Last fall among the many candidates and propositions Oaklanders voted on was an initiative to levy a $200 property tax on every property owner in order to provide more funding for early childhood programs and other unspecified activities for our students.
Built into the measure was a written acknowledgement that it required two thirds vote to win based on Prop 218, in force since 1996, that would require special taxes (as opposed to general fund taxes) to receive 67% of the vote. The measure did get 62% a majority of the vote but nowhere near the 2/3 normally required and as clearly stated within the measure.
Our neighborhood-based organization is made up of Oakland activists many of whom are teachers and parents and some who especially focus on our schools. We always support programs for our kids, especially students whose neighborhood schools have not been adequately funded or supported.
But we were keenly aware that this was a controversial proposal not only because of the large tax it imposed but because of the vagueness of the implementation language. In a city which has been adversely impacted by the proliferation of charter schools and other privatization schemes, the level of suspicion and cynicism about public funds and how often they seem to find their way into private hands, is very high.
Voters want to know who will control the monies and how they will be spent before they vote. On the one hand, our taxpayers generally support revenue measures for OUSD, Peralta Community Colleges, and the city infrastructure budget, having very recently given the two thirds blessing to all of them, but this one struck many as poorly written-at a minimum.
Once the measure did not, in fact, pass, many in the education community suggested a more carefully written proposition might be devised. It was a shock then to many in the political community, not to mention those who are not normally seen at city hall, to hear its implementation being certified as having passed at December’s lame duck city council meeting.
Many who strongly supported the measure and seem to be unaware of the court cases swirling around it, are demanding that the new councilmembers “implement” the tax but there are no means to implementation available until and UNLESS a California court allows an exemption to Prop 218 in this particular case. What they are asking the city to do is collect the property tax and place the funds in escrow in hopes that the court will certify the measure.
There does not seem to be any consensus as to whether the court will uphold the city’s certification, and there is now a lawsuit against collecting the funds based on the existing law and the stated two thirds requirement for passage.
We find it manipulative and more than a bit cynical to imply that upholding the measure-which did not receive the requisite vote-is to be equated with not supporting children, particularly poor children. But there seems to be a well-funded and underhanded campaign to imply-if you don’t support certifying a failed measure, that must mean you don’t care about schoolchildren. This is pure spin by the Measure AA campaign.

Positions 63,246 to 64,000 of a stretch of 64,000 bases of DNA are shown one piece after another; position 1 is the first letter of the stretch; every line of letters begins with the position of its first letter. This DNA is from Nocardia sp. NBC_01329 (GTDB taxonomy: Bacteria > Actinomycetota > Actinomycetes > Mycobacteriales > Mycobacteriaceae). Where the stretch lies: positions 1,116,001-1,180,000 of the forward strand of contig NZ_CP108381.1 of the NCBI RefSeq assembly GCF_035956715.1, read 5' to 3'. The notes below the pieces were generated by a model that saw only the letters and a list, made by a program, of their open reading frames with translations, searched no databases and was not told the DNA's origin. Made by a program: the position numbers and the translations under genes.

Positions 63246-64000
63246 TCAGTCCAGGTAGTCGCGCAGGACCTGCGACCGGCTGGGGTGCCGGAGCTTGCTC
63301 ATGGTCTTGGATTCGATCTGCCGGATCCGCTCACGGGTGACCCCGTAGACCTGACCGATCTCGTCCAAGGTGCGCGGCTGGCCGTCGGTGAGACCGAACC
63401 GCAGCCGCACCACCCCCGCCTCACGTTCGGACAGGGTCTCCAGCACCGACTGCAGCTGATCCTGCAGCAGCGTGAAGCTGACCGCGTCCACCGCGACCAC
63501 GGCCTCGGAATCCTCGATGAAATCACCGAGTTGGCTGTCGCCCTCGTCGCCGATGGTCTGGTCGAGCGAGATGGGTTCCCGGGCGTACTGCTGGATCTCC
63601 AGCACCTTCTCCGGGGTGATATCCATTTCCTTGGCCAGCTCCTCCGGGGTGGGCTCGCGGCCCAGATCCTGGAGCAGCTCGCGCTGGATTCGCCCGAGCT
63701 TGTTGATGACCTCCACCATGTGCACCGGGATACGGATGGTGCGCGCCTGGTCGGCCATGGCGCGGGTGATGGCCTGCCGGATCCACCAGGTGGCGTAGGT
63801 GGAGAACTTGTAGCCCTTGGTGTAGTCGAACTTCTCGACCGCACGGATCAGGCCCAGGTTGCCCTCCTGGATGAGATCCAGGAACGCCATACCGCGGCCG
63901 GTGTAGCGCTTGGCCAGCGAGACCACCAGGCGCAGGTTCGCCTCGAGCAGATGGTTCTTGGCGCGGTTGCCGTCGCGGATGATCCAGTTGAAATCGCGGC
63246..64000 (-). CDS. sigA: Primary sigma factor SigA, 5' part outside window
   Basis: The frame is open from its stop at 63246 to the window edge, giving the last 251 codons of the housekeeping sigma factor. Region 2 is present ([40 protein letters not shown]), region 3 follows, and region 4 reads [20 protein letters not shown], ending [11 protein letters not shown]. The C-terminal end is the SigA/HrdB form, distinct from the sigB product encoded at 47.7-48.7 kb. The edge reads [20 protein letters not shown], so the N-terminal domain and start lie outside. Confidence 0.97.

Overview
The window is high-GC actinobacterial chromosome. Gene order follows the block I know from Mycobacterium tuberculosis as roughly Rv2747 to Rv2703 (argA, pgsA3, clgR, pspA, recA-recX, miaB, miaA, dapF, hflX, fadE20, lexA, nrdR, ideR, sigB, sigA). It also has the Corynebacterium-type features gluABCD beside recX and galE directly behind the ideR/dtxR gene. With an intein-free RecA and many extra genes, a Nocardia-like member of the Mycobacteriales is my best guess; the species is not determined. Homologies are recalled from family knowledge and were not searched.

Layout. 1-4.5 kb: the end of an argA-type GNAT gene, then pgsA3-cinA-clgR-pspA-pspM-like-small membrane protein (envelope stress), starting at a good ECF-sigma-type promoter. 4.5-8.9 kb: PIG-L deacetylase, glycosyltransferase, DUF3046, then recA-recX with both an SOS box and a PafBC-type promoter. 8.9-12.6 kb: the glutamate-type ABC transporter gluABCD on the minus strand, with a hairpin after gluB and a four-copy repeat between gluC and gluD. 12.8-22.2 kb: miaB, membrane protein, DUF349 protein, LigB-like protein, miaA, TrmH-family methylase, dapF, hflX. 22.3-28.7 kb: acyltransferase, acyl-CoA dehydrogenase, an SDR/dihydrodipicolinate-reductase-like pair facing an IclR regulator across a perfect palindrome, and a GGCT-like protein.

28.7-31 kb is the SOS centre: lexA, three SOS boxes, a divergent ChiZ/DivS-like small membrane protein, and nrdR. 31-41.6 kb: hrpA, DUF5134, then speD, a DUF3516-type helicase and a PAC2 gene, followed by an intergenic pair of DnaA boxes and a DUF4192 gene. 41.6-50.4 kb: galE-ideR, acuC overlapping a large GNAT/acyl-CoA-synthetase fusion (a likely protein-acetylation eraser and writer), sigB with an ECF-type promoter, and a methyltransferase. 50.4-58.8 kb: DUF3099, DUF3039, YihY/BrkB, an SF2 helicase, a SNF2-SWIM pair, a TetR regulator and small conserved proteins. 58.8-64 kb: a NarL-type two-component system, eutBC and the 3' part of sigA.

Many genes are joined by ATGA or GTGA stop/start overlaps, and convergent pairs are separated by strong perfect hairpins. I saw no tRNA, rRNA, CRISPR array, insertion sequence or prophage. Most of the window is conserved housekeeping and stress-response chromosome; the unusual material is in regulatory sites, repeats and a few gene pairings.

As the League of Women Voters (many of them parents) stated, “We urge you to nullify the certification of Measure AA as Passed and accurately certify the measure as Failed…. By certifying Measure AA as passed, the Council in effect changed the rules after the game had been played. Had the proponents, the City Attorney, or the Council elected to rely on the Upland decision allegedly holding that measures placed on a ballot by initiative need only a simple majority vote, they had ample opportunity to do so as Measure AA and information about it were being prepared for the ballot.”
Now some of the measure’s proponents seem to think those funds are already owed to the city and as such should be collected but that sort of thinking encourages voter distrust in public institutions and increases anger at public officials-already running at a high pitch. It is dangerous to be cavalier about the rules that voters rely on–dangerous both to our democratic institutions and to our ability to successfully put future funding proposals in front of voters.
There are other choices for increasing the opportunity for our marginalized and underserved students: 1) rewrite the measure including correcting concerns about the 30% that would go to an unnamed, private overseer with unspecified benefits, 2) support a revise of Prop 218 so that majority vote on taxes is clearly the rule, 3) support the Schools and Communities First measure on the 2020 ballot that will return billions to our public institutions while making corporations pay their fair share.
How about we, neighborhood leaders, educators, and parents, work together to do all three? If we truly want a better future for the next generation of Californians, we can do no less.
Sharon Rose and Sheryl Walton, BBBON co-chairs